The civilian death toll in the continuing war in Yemen has risen to almost 2,800 amid accusations that the Saudi-led coalition is using cluster bombs on populated areas.
According to the UN High Commissioner for Human Rights (OHCHR), children were among the 81 civilians killed and 109 wounded in December.
The conflict has been raging since March, when the Houthi-led Supreme Revolutionary Committee attempted to overthrow the Hadi government, sparking a civil war drawing in at least a dozen other countries, as well as groups affiliated with Isis and al-Qaeda.
Iran is supporting the Revolutionary Committee, while the US and a coalition of Gulf nations led by Saudi Arabia is backing the former government with a bombing campaign.
A spokesperson for the OHCHR said the conflict continues to take a “terrible toll on civilians”, including more than 5,300 men, women and children in little over nine months.
“During the month of December, at least 62 civilians were reported to have been killed by airstrikes attributed to the (Saudi-led) coalition forces,” he added.
“This is more than twice the number of civilians reported killed in November.”
Two air strikes reportedly killed 18 civilians when they hit a house in Saada Governorate on 18 December, while three children were among those who died in bombing that destroyed 14 houses in Al-Ḥudaydah two days later.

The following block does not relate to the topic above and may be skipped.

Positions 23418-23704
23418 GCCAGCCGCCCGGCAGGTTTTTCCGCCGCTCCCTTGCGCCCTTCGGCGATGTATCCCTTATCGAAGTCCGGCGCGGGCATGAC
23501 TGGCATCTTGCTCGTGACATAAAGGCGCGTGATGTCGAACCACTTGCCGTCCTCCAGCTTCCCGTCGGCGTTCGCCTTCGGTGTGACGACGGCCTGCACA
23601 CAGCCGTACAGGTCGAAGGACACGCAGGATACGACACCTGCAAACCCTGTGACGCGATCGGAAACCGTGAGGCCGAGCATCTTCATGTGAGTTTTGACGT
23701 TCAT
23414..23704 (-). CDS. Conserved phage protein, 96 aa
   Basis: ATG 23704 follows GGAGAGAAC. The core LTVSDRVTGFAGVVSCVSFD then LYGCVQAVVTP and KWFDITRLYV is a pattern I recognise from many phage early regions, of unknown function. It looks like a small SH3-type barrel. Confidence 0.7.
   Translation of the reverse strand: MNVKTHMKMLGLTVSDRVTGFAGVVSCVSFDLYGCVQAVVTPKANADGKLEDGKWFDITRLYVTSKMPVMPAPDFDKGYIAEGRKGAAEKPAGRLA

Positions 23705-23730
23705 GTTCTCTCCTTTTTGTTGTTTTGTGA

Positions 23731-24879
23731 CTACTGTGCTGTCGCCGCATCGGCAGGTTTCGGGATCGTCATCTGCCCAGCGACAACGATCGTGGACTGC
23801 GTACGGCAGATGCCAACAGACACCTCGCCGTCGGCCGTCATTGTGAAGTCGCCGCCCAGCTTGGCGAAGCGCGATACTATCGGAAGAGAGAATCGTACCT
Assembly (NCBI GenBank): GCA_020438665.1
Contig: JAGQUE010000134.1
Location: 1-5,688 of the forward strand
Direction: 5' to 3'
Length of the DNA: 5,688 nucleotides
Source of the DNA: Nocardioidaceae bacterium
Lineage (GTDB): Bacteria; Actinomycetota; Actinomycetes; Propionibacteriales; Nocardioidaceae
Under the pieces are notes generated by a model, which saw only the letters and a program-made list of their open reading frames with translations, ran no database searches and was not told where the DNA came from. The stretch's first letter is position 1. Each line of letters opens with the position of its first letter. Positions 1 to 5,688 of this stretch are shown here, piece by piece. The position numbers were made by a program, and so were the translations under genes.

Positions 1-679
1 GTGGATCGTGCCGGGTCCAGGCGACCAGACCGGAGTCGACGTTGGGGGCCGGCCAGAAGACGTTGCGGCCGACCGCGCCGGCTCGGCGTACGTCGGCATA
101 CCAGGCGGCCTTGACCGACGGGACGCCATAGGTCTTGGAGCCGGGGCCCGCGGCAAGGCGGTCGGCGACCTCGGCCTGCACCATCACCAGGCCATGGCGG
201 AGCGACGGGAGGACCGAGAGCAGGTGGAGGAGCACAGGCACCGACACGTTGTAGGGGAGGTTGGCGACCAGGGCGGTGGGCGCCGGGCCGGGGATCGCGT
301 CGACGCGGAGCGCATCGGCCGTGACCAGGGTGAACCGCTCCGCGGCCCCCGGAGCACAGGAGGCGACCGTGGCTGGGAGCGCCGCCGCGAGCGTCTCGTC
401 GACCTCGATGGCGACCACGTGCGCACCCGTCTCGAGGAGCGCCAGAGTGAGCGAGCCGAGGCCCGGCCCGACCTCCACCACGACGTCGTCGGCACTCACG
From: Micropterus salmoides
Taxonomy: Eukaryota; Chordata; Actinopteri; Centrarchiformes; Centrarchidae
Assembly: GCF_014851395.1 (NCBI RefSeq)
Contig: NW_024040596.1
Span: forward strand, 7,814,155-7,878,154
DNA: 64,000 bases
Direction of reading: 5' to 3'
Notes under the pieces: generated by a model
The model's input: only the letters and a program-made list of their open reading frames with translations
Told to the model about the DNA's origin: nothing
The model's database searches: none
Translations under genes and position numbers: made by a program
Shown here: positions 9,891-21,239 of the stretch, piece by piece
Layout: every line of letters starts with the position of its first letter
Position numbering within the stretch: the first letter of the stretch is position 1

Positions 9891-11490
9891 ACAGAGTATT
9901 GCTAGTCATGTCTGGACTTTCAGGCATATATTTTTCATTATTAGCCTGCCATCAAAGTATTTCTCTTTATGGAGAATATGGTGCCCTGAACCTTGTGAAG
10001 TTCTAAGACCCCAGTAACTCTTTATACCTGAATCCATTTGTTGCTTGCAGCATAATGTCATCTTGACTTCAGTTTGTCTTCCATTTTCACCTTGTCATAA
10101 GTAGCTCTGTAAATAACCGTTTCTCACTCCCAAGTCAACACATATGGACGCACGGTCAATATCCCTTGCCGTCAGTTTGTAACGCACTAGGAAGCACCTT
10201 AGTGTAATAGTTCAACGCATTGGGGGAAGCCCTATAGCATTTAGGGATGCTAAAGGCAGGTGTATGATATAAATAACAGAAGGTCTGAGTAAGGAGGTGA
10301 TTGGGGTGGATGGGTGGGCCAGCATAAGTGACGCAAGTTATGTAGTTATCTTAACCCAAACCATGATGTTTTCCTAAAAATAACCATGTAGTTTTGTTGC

The recorded number of civilians killed by shelling by the Houthi-affiliated Popular Committees decreased last month to 11, according to UN figures.
A spokesperson for the OHCHR said it had received “alarming information on the alleged use of cluster bombs” by coalition forces in Hajjah Governorate.
Inspectors saw the remnants of 29 of the bombs near banana plantations during a visit to village of Al-Odair, in Haradh District, where witnesses claimed other villages had been affected, with civilians stepping on unexploded submunitions.
Senegal is the only nation in the coalition to be among the 98 signatories to a UN convention banning the use of cluster munitions.
The bombs, which release multiple “bomblets” over a wide area, can be indiscriminate and kill civilians long after conflicts have ended by failing to detonate until they are trodden on.
The UN raised particular concern over the city of Taizz, which has been the scene of violent clashes for the past eight months and has Popular Committees forces blocking all entry points, limiting access to food, medicine and essential supplies.
Dozens of prisoners have also died in bombing since the start of the war, which has also caused more than 4,000 to escape, while those remaining face food, electricity, water and food shortages as disease spreads.
Daily air strikes continued today, as the governor of the southern port city of Aden survived a suspected assaassassination attempt that killed two of his bodyguards.
Aidarous al-Zubaidi’s car was attacked a month after his predecessor was killed in a bombing claimed by Yemen's local Isis affiliate.
Aden is controlled by the internationally recognised government, while Houthi rebels control the capital and parts of the north, with al-Qaeda in the Arabian Peninsula (AQAP) and Isis seizing other territory.
UN-backed peace talks secured a truce starting on 15 December but, after being repeatedly violated by both sides, it was officially ended by the Saudi coalition on Saturday.
Earlier the same day, Saudi Arabia executed a dissident Shia cleric convicted of “terrorism”, sparking riots outside Saudi consulates in Iran and a cut in diplomatic ties between the two countries, threatening to worsen their proxy wars in Yemen and Syria and deepen sectarian tensions in the region.
Additional reporting by ReutersReuse content